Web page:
Before being turned into a Uranium mining zone in 1965, Jadugoda, in Jharkhand State, was a lush green forested area inhabited by tribes. In its lust for resources to generate Nuclear energy and weapons, the Indian Government sacrificed both the forest and its inhabitants. The displaced people shifted into the periphery of a 160 km uranium mine, and remained very much within a dangerous radiation zone. From then on, the rates of miscarriages, cancer, tuberculosis, and many forms of genetic disorders among these people went on increasing to a hopeless rate. For water, these people used to depend on the Subarnarekha River – the mine’s toxic waste not only contaminated this river but it also ruined its aqua life. My work narrates how these people have been displaced and devastated by the Indian Government’s hunt for radioactive ores. This is a story to point out how power centers can operate with minimum concern for nature and for those who live in nature.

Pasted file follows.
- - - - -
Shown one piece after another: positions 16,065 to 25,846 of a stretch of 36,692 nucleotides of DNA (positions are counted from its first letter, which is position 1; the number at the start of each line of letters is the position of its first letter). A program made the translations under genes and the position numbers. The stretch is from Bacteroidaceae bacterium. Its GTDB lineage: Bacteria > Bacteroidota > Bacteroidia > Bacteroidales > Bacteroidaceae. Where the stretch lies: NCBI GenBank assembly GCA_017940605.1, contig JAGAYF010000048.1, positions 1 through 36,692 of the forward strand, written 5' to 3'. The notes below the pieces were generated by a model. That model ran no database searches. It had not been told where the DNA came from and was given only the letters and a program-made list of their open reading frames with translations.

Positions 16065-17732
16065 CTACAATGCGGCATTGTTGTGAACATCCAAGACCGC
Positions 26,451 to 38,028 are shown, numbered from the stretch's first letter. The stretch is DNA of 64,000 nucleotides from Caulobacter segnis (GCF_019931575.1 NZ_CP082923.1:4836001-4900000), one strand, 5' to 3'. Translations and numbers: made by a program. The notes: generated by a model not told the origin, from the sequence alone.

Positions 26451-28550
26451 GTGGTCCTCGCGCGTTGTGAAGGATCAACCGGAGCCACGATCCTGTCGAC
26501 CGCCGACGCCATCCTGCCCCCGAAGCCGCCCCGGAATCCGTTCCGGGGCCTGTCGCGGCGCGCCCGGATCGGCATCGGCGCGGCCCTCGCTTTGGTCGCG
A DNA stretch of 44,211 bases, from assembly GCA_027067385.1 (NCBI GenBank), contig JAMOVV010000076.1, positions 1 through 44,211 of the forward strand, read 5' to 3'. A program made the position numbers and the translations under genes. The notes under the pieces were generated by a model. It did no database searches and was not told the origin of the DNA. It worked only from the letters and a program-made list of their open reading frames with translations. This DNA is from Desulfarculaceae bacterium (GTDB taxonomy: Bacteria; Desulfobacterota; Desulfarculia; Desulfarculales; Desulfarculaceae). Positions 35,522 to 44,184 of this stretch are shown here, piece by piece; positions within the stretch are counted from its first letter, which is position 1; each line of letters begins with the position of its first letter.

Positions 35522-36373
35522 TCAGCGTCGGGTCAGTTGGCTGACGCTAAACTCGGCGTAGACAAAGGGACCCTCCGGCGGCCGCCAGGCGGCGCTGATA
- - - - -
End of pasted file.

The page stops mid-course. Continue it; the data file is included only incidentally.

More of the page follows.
About the Photographer
Subhrajit Sen (b.1993) is a Kolkata based documentary photographer and graphic designer. His work predominantly concentrates on the socio-political issues that are jeopardizing livelihood whilst being ignored by mainstream media. After completing graduation, he enrolled at Ramakrishna Mission Vidyamandira, Kolkata, and ‘Counter Foto – a center for visual arts’, Dhaka in 2016 to learn documentary photography. With an urge to thwart the inevitable effects of Uranium Mining, he started his photography career through a project named ‘Death Valley’. It has been awarded Social Documentary Photography Grant 2018 by ‘Sri Aurobindo Center for Arts and Communications & Murthy Nayak Foundation’, New Delhi, and secured second-place on Documentary Photography Award by ‘International Academic Forum’, Japan in 2018.